September 26, 1997


Can the secular world and the religious world understand each other? We ask that question while visiting Colorado Springs, Colorado, where Pastor Ted Haggard at the New Life Church has put in place a project to pray in front of the home of every person in the city, systematically, block by block and house by house. He's also helped organize a 24-hour, 365-day-a-year "prayer shield" over the city; all-night prayer vigils; and more.


Mary and Manfred Rauer have been married 22 years. He's a devout Christian, goes to church every week, reads the Bible every day, was head of his congregation. She's an atheist. They're happy. But there are things they don't understand about each other. How big is the gap of misunderstanding between religious people and secular people? They provide a case study. (5 minutes)
Act One


Alix Spiegel in Colorado Springs, where a massive prayer project is underway to pray for every person, business, and school. When she arrives, she finds the Christians speak a kind of Christian jargon she does not understand. When she goes to her local contact to discuss it, and to find more sympathetic people to profile, he says that he believes the secular world can never understand what the religious community in Colorado Springs is doing. Alix Spiegel believed the prayers were simply a gesture of goodwill by people toward their neighbors, but soon she finds that in fact, they are something very different. Something medieval. (41 minutes)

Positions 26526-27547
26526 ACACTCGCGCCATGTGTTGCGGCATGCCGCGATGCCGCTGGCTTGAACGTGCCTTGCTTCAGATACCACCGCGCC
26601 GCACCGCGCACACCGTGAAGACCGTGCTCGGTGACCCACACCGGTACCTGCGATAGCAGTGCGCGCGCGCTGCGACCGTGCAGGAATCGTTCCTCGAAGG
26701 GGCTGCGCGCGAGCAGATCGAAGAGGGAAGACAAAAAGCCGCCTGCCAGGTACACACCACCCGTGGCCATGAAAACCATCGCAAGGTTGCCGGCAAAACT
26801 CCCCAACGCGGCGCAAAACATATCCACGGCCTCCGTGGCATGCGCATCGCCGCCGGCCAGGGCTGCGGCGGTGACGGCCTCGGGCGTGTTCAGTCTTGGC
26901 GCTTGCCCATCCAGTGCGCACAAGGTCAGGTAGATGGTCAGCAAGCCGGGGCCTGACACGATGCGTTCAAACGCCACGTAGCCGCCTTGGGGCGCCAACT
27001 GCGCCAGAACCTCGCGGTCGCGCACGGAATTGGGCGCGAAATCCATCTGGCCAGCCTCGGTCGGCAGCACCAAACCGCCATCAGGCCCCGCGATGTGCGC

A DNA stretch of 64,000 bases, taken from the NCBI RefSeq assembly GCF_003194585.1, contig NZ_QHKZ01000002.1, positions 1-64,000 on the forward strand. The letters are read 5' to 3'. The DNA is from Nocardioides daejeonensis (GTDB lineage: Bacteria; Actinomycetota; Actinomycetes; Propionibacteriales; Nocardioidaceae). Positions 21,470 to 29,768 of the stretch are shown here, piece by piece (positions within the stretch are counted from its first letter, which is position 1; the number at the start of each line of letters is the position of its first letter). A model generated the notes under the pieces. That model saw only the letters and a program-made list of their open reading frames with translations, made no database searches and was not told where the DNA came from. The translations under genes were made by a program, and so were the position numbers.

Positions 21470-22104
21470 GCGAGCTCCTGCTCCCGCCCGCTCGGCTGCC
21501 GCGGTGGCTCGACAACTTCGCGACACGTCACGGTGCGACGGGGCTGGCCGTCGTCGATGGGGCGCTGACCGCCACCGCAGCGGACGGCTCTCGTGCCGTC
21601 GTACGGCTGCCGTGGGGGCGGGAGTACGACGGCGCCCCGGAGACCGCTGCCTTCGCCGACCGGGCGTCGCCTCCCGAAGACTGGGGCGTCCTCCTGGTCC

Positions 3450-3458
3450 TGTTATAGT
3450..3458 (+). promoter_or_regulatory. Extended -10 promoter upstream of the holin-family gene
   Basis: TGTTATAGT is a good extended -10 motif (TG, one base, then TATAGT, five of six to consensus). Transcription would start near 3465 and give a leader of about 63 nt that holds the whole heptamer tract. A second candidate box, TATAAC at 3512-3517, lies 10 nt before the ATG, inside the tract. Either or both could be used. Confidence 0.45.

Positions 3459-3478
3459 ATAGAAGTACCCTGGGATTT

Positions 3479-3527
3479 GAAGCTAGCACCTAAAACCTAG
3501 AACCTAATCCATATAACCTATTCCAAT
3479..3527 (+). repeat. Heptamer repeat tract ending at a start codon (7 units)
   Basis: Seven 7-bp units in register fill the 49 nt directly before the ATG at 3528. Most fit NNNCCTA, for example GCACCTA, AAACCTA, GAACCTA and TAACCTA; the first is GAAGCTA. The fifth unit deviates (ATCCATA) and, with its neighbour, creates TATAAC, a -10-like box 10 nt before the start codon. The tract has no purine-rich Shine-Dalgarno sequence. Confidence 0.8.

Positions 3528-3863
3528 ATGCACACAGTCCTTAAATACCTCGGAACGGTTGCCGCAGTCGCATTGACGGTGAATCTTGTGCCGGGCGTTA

Act Two


Scott Carrier in Salt Lake City with a story about whether it's possible to be a good person if you're not a Christian. (11 minutes)